AS pipeline politics heat up in this province, a looming environmental disaster in neighbouring Alberta may play a big role in shaping public opinion towards two proposed oil pipelines in this province.
The oil-pipeline spill into the Red Deer River will no doubt further damage Enbridge's arguments in favour of its proposed Northern Gateway project, which would see an oil pipeline run from Alberta to B.C.'s northern coast.
However, it's less certain whether the other proposed pipeline - Kinder Morgan's plan to "twin" its existing pipeline from Edmonton through Burnaby - will suffer a similar backlash.
The Enbridge project has attracted much more headline coverage than the Kinder Morgan project, and it has become a major target of the international environment movement, which is determined to kill the northern pipeline before it gets built.
It's easy to see why the two pipeline projects are getting different reactions from the public. A major difference between the two is that the northern pipeline would be built where there is not a pipeline in place already.
On the other hand, the Kinder Morgan pipeline has been in existence since 1952, when it was built by Trans Mountain. So establishing a second line doesn't really change the landscape, particularly since the new pipeline would largely run through established rightsof-way (although critics insist some homeowners may be negatively affected by it).
The Enbridge pipeline, however, would cross more than 600 rivers and would be located in vast tracts of pristine wilderness that have never experienced industrial development in their ecosystems.
Contrasting the Red Deer oil spill, which fouled kilometres of shoreline and may threaten the drinking water for 100,000 people, to something similar happening on, say, the Skeena River is going to make many people very, very nervous.
Of course, pipeline ruptures are actually rare events. Pipelines criss-cross Alberta, but the number of damaging spills is low. Nevertheless, the images that come from one major spill do enormous public relations damage to the company responsible for maintaining the line.
In this regard, Kinder Morgan has an advantage, since the company touts a strong safety record.
In fact, the bigger problem for Kinder Morgan is not the pipeline itself, but the reason why it wants to double its pipeline capacity in the first place: moving more oil to Burnaby means many more oil tankers will be filling up on the product.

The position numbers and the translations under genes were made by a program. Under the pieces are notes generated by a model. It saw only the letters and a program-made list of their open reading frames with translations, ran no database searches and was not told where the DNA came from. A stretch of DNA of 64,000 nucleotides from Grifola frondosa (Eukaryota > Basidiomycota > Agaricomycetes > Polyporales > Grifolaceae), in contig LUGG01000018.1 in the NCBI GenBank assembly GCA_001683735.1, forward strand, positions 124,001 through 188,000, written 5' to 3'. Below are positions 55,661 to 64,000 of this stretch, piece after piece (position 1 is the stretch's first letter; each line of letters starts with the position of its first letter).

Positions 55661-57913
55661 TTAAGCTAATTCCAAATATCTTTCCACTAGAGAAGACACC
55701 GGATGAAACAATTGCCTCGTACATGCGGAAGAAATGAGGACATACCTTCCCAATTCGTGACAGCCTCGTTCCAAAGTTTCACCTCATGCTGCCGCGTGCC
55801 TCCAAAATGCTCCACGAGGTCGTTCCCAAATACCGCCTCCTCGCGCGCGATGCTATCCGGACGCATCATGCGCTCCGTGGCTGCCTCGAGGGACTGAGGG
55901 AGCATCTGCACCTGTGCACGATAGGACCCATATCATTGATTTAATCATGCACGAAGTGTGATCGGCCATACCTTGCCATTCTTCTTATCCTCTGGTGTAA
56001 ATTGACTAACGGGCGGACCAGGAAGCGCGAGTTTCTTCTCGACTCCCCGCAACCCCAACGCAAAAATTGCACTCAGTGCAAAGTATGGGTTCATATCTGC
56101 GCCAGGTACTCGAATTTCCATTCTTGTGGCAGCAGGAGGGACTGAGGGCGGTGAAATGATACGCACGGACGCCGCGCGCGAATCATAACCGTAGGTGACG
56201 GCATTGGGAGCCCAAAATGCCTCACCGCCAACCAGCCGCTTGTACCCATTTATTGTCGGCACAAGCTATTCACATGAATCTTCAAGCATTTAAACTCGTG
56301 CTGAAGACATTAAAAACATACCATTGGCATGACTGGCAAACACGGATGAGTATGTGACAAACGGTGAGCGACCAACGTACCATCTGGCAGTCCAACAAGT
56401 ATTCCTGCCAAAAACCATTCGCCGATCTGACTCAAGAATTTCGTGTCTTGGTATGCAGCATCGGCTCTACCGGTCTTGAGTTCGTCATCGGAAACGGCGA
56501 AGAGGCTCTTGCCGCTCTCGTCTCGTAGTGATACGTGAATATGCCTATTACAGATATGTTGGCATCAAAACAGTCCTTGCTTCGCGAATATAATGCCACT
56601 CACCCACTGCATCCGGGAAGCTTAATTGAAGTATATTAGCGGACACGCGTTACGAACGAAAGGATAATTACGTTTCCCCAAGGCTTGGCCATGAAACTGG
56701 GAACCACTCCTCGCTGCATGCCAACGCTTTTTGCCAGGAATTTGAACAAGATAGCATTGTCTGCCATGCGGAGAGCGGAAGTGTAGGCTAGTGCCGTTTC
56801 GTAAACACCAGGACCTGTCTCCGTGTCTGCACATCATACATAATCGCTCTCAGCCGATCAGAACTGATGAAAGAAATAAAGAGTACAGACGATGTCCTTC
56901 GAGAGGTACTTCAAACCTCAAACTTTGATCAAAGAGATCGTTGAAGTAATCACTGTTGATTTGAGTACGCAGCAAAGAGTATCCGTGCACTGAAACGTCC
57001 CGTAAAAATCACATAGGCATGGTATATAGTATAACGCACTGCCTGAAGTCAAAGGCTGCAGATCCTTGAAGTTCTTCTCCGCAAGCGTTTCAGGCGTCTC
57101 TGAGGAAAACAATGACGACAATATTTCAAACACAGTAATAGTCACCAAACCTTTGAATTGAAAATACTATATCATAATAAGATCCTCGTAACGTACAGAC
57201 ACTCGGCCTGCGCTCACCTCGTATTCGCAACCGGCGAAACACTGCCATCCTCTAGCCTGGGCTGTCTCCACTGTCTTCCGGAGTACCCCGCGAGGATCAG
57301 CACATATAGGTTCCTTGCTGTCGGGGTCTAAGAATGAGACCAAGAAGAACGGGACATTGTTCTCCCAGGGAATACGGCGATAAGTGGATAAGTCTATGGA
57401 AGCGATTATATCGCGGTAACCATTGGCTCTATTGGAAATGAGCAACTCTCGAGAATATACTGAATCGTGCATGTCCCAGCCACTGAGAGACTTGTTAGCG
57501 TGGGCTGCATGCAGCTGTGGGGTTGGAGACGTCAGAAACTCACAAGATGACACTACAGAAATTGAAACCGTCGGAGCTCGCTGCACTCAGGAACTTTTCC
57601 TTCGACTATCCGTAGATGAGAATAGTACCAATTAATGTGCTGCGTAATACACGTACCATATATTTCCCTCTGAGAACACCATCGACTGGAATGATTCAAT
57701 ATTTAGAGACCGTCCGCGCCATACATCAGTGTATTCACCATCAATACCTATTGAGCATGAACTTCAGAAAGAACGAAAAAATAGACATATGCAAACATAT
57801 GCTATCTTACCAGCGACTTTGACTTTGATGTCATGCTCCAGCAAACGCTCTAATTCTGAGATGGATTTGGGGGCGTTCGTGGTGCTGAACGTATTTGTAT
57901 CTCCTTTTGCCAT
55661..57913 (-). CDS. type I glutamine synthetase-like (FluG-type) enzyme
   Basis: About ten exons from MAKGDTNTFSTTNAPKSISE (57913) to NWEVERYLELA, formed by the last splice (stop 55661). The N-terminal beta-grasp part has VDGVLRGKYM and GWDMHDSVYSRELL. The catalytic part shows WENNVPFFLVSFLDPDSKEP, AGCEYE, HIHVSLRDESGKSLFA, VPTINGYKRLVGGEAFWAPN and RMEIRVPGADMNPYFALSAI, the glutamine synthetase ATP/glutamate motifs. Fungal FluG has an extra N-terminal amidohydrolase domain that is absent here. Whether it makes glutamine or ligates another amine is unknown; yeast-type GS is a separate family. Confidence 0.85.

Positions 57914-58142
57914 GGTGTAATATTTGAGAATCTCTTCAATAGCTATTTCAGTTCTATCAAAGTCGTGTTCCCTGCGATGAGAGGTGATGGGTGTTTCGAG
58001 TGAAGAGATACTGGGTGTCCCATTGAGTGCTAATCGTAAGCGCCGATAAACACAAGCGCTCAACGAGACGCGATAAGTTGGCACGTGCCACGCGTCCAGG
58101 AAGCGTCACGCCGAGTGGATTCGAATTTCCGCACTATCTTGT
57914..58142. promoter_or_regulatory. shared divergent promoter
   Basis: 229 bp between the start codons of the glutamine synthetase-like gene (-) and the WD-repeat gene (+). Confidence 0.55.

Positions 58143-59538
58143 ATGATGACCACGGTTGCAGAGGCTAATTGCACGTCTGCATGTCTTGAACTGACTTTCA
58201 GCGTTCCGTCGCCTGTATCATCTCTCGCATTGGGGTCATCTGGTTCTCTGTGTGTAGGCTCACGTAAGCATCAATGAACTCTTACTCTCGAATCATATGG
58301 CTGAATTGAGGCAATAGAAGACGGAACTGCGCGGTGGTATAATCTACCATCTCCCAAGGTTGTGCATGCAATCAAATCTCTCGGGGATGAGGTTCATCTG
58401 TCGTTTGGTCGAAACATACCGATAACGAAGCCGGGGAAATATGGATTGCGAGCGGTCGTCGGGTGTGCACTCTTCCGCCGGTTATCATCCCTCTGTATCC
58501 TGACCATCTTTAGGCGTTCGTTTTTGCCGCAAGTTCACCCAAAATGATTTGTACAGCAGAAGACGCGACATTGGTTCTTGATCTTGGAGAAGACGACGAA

About 70 tankers already make the trip through Burrard Inlet every year. That number will increase to more than 300 once the new pipeline is built, and that has people like Vancouver Mayor Gregor Robertson firmly opposed to the project. But while Robertson and federal NDP MP Kennedy Stewart are leading the charge against the project, the provincial NDP has yet to take a position on it.
While the B.C. NDP is dead set against the Enbridge pipeline - leader Adrian Dix has written an 11-page letter outlining his party's various concerns about it - it has not offered any opinion about the Kinder Morgan proposal.
This may ultimately spell good news for Kinder Morgan. It won't even begin its environmental assessment process until after the next provincial election, which gives it time to make its case to what could be a new government in British Columbia.
It's important to remember the NDP government of the 1990s was an enthusiastic supporter of increasing access to the natural gas fields of this province. Dix, and his likely energy minister, John Horgan, appear to be cognizant of the need for industrial development as they craft a platform that seeks the support of the business community.
Oil is going to flow out of Alberta one way or another. The Kinder Morgan proposal projects $2.5 billion in spending in B.C. alone, with tax revenue implications for all levels of governments.
So opposing one pipeline while supporting the other may well be a position adopted by an NDP government. We'll see.
In the meantime, those images coming out of Red Deer will no doubt harden opposition to the Enbridge line. Pipeline politics continue to heat up in this province, and the timing of that spill couldn't be worse for a company already in the cross-hairs of a huge campaign to discredit its entire project.
Keith Baldrey is chief political reporter for Global B.C.